roy chen yee | 08 February 2021  

The Catholic Church is going through a time of real ferment as it moves further into the 21st Century facing a myriad challenges which were undreamt of when I was growing up in the 1960s. American Catholics are far more vocal and polarised then we are. It's the nature of their country. Some of them are basically calling the Pope the Anti-Christ. There is much of the Malachy Martin conspiracy theory nonsense to this. Others want the Pope to be far more radical than he could possibly be. To me it's a wee bit like during the Renaissance. There were Christian humanists then, like Erasmus and John Colet, who were accused of all sorts of things. They were not guilty of any of them. It is a pity their wisdom and moderation did not obtain. The Western World may well have been spared the evils of the Wars of Religion. We need men and women like them now. They do exist. Their voices are not as strident as the extremists on either side and we need to listen to them.


Edward Fido | 09 February 2021  

Edward Fido: ‘….myriad challenges….vocal and polarised…. wisdom and moderation ….extremists….’ ‘What’ only exists so ‘why’ can be asked. If these extracts from what you say are the ‘whats’, the question is why ‘myriad challenges’ exist. Ross Howard has it right. People should justify what they want, as you’ve said elsewhere, ‘concisely and without waffle.’ Life is simple. The theological rules, which are there to show us how God is consistent and without shadow of change, are well-known. If somebody wants to change them, they should say clearly how they can be without intellectual inconsistency and denial of God’s consistency. ‘[M]yriad challenges’, like ‘messy’, ‘ambiguous’ and ‘contradiction’, are excuses for the present-day outcomes of deviancies committed a long time ago, invisibly and unnoticed, by people who did not remember, or chose not, to adhere to the rules. An inch in deviation, if uncorrected, will take an ocean liner miles off its path. What some are arguing for is for the Barque of Peter to hallow a misbegotten course because it is too far or hard to return to the proper route. Benedict Coleridge’s article addresses the same point in a secular context, the ideology that really exists behind pragmatism and ‘moderation.’


roy chen yee | 10 February 2021  

The hostility, usually violent, exhibited by cancel-culture activists and by a secular media that often ignores reasoned Christian argument - especially on issues such as marriage, abortion and euthanasia - makes "conversation" increasingly difficult, and the necessity of forums where informed discussion and debate are valued a matter of some urgency - not only for reasons of presenting the Christian faith but also for the health of a democratic society.


John RD | 10 February 2021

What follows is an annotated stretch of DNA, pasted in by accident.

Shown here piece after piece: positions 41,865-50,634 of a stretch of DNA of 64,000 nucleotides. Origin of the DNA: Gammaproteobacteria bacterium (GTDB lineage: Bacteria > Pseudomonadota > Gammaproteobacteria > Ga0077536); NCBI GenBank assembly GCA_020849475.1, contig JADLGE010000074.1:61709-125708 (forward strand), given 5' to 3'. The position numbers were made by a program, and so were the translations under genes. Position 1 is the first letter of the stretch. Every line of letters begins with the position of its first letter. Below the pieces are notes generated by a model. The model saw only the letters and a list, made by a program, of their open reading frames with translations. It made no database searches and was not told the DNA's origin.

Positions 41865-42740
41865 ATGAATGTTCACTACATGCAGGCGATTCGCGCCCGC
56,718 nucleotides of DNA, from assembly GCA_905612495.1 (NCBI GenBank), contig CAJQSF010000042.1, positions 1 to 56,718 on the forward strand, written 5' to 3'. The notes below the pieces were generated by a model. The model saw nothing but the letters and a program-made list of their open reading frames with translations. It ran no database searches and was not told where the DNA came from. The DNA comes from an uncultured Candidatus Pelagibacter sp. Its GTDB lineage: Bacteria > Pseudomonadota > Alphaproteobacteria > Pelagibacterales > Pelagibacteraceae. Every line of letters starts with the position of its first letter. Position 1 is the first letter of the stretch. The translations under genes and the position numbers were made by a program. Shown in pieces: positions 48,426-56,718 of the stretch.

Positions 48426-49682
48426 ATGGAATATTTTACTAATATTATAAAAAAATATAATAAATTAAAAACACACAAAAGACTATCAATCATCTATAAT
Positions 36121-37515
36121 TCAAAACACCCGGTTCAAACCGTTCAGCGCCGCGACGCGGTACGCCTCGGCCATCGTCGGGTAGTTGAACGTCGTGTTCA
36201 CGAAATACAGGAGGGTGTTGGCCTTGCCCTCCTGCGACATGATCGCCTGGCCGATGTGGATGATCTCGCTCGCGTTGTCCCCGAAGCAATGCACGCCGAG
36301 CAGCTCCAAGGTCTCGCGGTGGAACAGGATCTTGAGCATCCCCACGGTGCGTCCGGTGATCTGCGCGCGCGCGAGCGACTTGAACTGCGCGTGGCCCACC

I read your last post with the usual difficulty, Roy, as your admixture of various examples seems to wander all over the place and I find your syntax tortured. By being unnecessarily tortuous you make it a trial. Chesterton said what he said about Catholicism and the Orthodoxy within it with a masterful conciseness. You would do well to study and try to emulate him. As a matter of fact, you do not seem to have got my simple point about Erasmus and Colet living in an Age very much like ours. They were both perfectly Orthodox and were trying to harness the New Learning to the service of the Church. Had their reasonable and humane example succeeded I doubt we would have had the horrors, such as the Wars of Religion, which followed the Reformation. The current Pope, Francis, to me is very much in the Erasmus/Colet tradition. He is trying to bring people together. I find the intellectually and verbally tortuous stand you take on behalf of a specious 'orthodoxy' off putting and counterproductive.


Edward Fido | 11 February 2021  

Edward Fido: ‘I find the intellectually and verbally tortuous stand you take on behalf of a specious 'orthodoxy' off putting and counterproductive.’ If you understood my post –how else would you know the ‘orthodoxy’ is ‘specious’ – you should have pointed out where I was wrong, otherwise you’re only complaining about style. Does ES exist to correct style or substance? A recurring feature of your posts is name-dropping, which is not the same thing as citing authority. When you name-drop, you insinuate without proof that an authority is supporting your stance (which, incidentally, doesn’t appear to be much more than let’s be nice to each other, a long way from the Great Commission). When you cite (and this thread in a serious journal is, at least, semi-academic), you show you know your stuff by paraphrasing what the authority said to demonstrate you have its support. (Or the teacher deducts marks for plagiarism.) If Chesterton is so concise, it shouldn’t be hard to paraphrase him as an example of how I (and others) should write. In God we trust, Edward, everyone else (including you) pays cash. Of course, if you didn’t understand my post, your 176 words ended in an illogic.


roy chen yee | 11 February 2021